SizeUp to 16 inches (41 cm)
- Has a whitish, snake-like body covered with yellow to orange colored stripes.
- Can grow to about 16 inches (41 cm) in length.
- Body diameter to about 0.4 inches (1 cm).
- Has large eyes and a small pectoral fin.
Garden eels use their tails to dig burrows and will rarely leave.
- Diet consists of zooplankton it picks from the current as it flows past. For this reason, all the eels in a colony generally face the same direction: into the current.
- Occurs in tropical Indo-Pacific waters near the Maldives, Philippines and Indonesia; possibly as far south as Fiji.
- Found along sandy slopes at depths of 60-265 feet (18-81 m), usually in depths of more than 100 feet (30.5 m).
- Lives in a sandy burrow that it digs tail-first. The garden eel then coats the sand walls with mucus from its body to cement the sand grains together to prevent collapse.
- Males and females move burrows to increase proximity during mating season.
- Will stretch from adjacent burrows and intertwine bodies to spawn.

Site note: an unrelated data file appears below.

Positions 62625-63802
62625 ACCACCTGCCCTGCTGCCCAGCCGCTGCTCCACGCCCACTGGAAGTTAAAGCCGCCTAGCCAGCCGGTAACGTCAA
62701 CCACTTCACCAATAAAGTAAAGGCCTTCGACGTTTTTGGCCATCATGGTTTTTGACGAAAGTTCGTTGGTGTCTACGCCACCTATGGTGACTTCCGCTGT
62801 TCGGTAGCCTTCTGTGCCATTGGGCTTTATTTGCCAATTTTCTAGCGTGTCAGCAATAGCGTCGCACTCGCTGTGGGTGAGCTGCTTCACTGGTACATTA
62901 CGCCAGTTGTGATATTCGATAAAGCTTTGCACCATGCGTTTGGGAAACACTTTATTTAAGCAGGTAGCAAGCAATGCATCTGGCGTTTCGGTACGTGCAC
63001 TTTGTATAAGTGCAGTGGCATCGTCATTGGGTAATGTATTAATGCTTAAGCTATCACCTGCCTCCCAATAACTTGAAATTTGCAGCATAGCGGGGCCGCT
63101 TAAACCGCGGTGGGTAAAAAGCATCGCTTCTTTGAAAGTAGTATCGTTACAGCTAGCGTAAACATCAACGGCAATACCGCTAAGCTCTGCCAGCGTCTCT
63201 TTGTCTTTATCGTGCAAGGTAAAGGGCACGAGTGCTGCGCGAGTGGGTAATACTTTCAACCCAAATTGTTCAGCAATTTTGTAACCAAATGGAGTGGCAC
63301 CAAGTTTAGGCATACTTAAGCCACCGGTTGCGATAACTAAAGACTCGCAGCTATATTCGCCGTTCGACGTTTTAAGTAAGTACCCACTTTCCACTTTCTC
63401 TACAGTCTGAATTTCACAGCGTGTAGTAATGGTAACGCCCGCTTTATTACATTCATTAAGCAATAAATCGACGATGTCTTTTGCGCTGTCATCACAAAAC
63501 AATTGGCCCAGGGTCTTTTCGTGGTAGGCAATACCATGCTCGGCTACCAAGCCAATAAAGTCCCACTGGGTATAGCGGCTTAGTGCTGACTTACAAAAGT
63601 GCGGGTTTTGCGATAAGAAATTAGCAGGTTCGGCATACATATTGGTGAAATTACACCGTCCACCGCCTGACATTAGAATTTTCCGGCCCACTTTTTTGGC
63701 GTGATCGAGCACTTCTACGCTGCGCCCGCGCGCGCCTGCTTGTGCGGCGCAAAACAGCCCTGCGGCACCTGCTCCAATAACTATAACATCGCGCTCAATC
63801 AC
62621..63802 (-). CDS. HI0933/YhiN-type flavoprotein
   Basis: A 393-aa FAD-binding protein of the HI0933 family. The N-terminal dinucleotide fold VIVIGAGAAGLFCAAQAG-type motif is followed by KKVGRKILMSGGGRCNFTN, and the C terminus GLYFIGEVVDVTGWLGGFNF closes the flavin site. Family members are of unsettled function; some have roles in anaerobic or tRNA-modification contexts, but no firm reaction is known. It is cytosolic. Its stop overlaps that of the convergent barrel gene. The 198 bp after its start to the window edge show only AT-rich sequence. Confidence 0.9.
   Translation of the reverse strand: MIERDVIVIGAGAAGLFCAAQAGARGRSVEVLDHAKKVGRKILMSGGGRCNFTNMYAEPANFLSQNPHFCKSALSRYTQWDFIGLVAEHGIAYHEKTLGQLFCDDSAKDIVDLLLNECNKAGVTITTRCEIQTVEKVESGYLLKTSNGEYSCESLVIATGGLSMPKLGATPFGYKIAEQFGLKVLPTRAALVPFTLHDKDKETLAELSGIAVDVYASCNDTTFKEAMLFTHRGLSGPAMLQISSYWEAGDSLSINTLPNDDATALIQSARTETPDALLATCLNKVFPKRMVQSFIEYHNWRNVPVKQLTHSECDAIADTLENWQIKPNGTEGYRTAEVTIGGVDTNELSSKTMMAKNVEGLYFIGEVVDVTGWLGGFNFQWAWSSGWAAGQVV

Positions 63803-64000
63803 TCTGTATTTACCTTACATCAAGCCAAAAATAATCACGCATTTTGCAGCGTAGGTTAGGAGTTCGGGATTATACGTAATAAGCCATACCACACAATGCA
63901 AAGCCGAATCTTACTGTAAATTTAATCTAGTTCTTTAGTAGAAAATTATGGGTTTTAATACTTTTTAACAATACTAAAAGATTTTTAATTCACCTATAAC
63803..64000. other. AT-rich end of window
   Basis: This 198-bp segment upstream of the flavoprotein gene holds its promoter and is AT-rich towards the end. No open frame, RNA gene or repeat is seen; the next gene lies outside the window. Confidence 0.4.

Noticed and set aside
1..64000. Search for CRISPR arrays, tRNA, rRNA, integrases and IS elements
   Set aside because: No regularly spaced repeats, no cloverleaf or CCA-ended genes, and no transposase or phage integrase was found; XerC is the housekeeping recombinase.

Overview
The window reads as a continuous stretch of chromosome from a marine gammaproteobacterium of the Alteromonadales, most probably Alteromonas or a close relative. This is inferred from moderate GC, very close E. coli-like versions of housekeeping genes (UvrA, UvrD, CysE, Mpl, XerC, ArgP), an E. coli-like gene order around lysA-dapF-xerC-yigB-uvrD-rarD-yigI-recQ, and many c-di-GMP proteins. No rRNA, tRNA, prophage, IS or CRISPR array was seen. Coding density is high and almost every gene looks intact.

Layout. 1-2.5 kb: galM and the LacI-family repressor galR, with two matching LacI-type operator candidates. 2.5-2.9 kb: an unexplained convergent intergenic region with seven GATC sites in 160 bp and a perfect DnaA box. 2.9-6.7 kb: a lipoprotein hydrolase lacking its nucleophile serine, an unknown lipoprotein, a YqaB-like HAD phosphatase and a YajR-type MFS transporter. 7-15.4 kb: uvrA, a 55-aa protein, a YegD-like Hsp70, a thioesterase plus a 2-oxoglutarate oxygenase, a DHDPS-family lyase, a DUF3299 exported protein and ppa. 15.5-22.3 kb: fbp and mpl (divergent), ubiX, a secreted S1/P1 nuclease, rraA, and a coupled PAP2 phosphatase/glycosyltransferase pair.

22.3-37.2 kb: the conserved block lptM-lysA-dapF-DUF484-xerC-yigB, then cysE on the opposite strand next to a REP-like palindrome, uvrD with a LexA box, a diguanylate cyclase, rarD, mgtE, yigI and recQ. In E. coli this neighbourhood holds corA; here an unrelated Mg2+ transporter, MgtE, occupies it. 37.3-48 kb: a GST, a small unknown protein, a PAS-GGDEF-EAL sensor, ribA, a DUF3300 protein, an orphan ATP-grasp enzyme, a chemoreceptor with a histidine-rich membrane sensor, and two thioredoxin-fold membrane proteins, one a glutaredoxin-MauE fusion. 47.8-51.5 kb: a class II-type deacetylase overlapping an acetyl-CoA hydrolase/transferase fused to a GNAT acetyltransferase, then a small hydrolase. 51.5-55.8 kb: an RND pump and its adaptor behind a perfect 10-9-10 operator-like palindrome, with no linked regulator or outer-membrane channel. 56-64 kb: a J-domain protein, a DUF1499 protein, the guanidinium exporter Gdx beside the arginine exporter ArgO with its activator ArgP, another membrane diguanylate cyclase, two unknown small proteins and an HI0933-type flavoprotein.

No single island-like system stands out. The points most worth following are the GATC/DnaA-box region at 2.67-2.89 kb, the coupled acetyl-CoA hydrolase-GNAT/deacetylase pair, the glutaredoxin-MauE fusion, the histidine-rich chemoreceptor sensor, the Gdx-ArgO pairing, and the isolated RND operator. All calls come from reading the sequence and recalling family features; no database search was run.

- Males display protective behaviors toward their female mate, keeping other competitors away. They may bite rivals.
- Pelagic spawner: after mating, females will release fertilized eggs into the current.
- After the eggs hatch in the current, larvae continue to float until reaching a size threshold. At that point, juvenile garden eels will dig their own burrow.
- “Least Concern” on the IUCN Red List.
- Also known as the “orange barred garden eel.”
- Live in colonies that can consist of thousands of individuals each occupying its own burrow.
- Most commonly seen with just its head and upper body extended out of the burrow, swaying in the current like a blade of seagrass in order to feed on passing plankton.
- Easily disturbed and quickly retracts itself, tail first, into its burrow.
- Rarely leaves its sand burrow, even to spawn.
- This species was discovered when SCUBA diving became popular.
- Reef Fishes, Michael, Scott W., pg. 287-288, 292